need to have consumer call records which is greater than and outweighs any
      consumer privacy concerns.


      Rick.


      Risk Management Research & Investments, Inc.
      Webpage: http://www.rmriinc.com
      Blog: http://rmriinc.livejournal.com/
      2101 W. Broadway PMB 326, Columbia, MO. 65203
      Phone: (888) 571-0958 Fax: (877) 795-9800 Cell: (573) 529-0808
      Company Email: RMRI-Inc@... Internet Email:
      rmriinc@...
      "He Who Forgets Will Be Destined To Remember"

      RMRI, Inc. Authorized Investigator Portal http://rmri.no-ip.org/mydms



      ----- Original Message ----
      From: Patrick Baird <pdjservices@...>
      To: infoguys-list@yahoogroups.com
      Cc: suesarkis@...
      Sent: Friday, September 7, 2007 8:06:16 PM
      Subject: Re: [infoguys-list] DEATH OF CALL RECORDS IN TEXAS

      Excellent point Sue!!

      Yes I grant permission to any and all that would like to participate in this
      discussion and to better inform our local, state, and federal government to
      use my post on this matter including my signature line. I know this
      particular issue is dead, however, I am happy to offer my assistance to the
      industry in any way possible. Thanks again for your comments!!

      Patrick Baird, TPLI

      1st Source / PDJ Investigations - Lic A10979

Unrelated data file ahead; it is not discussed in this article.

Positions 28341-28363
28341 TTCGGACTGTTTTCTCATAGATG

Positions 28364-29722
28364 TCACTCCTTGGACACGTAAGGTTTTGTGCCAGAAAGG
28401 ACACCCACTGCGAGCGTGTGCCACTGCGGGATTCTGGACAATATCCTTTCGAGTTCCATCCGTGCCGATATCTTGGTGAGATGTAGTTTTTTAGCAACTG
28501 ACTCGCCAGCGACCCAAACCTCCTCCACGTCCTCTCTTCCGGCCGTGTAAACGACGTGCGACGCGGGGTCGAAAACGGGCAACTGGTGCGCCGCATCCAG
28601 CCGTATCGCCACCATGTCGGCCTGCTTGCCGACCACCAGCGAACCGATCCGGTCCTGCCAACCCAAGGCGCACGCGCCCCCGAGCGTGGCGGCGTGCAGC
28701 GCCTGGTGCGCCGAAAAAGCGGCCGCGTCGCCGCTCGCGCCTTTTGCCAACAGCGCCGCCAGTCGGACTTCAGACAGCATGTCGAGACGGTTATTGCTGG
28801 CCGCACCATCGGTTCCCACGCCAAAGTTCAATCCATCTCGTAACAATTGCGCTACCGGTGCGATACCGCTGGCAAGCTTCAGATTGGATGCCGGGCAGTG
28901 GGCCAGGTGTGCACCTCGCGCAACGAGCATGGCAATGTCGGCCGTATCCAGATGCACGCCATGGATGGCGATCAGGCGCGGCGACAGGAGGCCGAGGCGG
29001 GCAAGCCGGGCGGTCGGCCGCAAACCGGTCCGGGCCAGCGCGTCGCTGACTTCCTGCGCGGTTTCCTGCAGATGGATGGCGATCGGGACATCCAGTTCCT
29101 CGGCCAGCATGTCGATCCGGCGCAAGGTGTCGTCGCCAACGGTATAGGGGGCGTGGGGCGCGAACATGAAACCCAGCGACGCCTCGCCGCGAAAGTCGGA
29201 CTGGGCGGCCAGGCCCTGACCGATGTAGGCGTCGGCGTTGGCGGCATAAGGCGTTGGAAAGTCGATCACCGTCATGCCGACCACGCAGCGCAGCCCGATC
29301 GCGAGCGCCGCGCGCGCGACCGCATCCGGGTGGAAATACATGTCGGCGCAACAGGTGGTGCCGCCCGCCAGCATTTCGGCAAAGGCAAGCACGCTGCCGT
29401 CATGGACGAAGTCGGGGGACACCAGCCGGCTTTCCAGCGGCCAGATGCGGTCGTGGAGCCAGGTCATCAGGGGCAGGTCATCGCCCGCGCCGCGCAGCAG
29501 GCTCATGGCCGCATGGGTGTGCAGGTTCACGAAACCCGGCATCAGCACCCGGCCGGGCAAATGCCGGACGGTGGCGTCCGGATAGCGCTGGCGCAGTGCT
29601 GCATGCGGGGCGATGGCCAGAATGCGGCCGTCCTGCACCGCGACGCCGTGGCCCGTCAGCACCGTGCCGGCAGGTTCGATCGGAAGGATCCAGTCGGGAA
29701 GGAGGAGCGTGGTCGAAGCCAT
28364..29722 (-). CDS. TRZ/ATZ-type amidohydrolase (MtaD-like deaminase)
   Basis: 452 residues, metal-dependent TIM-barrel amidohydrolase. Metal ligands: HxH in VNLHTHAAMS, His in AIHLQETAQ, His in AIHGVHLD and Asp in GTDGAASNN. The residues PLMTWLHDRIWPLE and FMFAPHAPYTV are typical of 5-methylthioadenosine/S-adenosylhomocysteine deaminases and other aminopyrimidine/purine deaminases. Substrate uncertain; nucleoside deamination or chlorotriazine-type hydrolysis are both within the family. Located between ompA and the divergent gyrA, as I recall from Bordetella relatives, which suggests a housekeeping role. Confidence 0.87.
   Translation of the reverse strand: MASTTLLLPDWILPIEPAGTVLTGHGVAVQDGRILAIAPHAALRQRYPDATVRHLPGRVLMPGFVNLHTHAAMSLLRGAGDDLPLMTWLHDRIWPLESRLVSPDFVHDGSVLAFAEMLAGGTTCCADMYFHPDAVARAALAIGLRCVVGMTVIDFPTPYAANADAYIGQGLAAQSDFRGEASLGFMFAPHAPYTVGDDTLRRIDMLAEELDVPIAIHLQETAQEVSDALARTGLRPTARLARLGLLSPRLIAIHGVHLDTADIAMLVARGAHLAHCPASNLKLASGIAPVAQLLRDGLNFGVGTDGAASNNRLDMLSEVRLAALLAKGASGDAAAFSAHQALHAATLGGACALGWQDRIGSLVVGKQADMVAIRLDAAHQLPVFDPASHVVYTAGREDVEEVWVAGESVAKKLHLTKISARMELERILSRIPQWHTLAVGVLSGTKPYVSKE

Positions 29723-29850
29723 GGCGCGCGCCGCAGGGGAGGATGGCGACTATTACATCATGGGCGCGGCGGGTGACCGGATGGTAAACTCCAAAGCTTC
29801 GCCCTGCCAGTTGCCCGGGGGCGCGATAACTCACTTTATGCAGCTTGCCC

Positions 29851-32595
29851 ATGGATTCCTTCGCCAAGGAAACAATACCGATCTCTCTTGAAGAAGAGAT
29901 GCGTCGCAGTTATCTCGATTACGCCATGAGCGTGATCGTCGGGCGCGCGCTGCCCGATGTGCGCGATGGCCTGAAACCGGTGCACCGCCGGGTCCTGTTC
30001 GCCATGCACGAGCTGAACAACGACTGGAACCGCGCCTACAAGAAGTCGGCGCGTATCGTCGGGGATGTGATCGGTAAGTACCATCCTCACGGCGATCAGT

Phone: 817-579-0083
      Fax: 817-579-5301
      Cell: 1-866-440-6110
      U.S. & International Skip Tracing & Telephone Investigations

      ----- Original Message -----
      From: i-direct
      To: infoguys-list@ yahoogroups. com
      Sent: Friday, September 07, 2007 5:35 PM
      Subject: RE: [infoguys-list] DEATH OF CALL RECORDS IN TEXAS

      _____

      From: infoguys-list@ yahoogroups. com [mailto:infoguys-list@ yahoogroups.
      com]
      On Behalf Of suesarkis@aol. com
      Sent: 07 September 2007 20:31
      To: infoguys-list@ yahoogroups. com
      Subject: Re: [infoguys-list] DEATH OF CALL RECORDS IN TEXAS

      This is to everyone. Please get rid of those confidentiality notices as
      there are no such law that prohibit dissemination. For that matter, if I
      wasn't
      the intended recipient, they would not have wound up in my specific mailbox
      since the Internet is not a careless as my USPS carrier. So many people have

      similar warnings and all one can do is wonder.

      Patrick -

      Since you did send us to YOUR blog and you are the author of that wonderful
      presentation, I humbly request a few things.

      For starters, please grant us permission to share with our Reps and Senators

      which would include your signature line.

      Second, please ask everyone on all lists to actually share with the Reps and

      Senators. Also allow us to share with other lists that are independent of
      the other members. We don't want to inundate with repeats.

      Third, ask that they inform you who and when sent so that we (you) can keep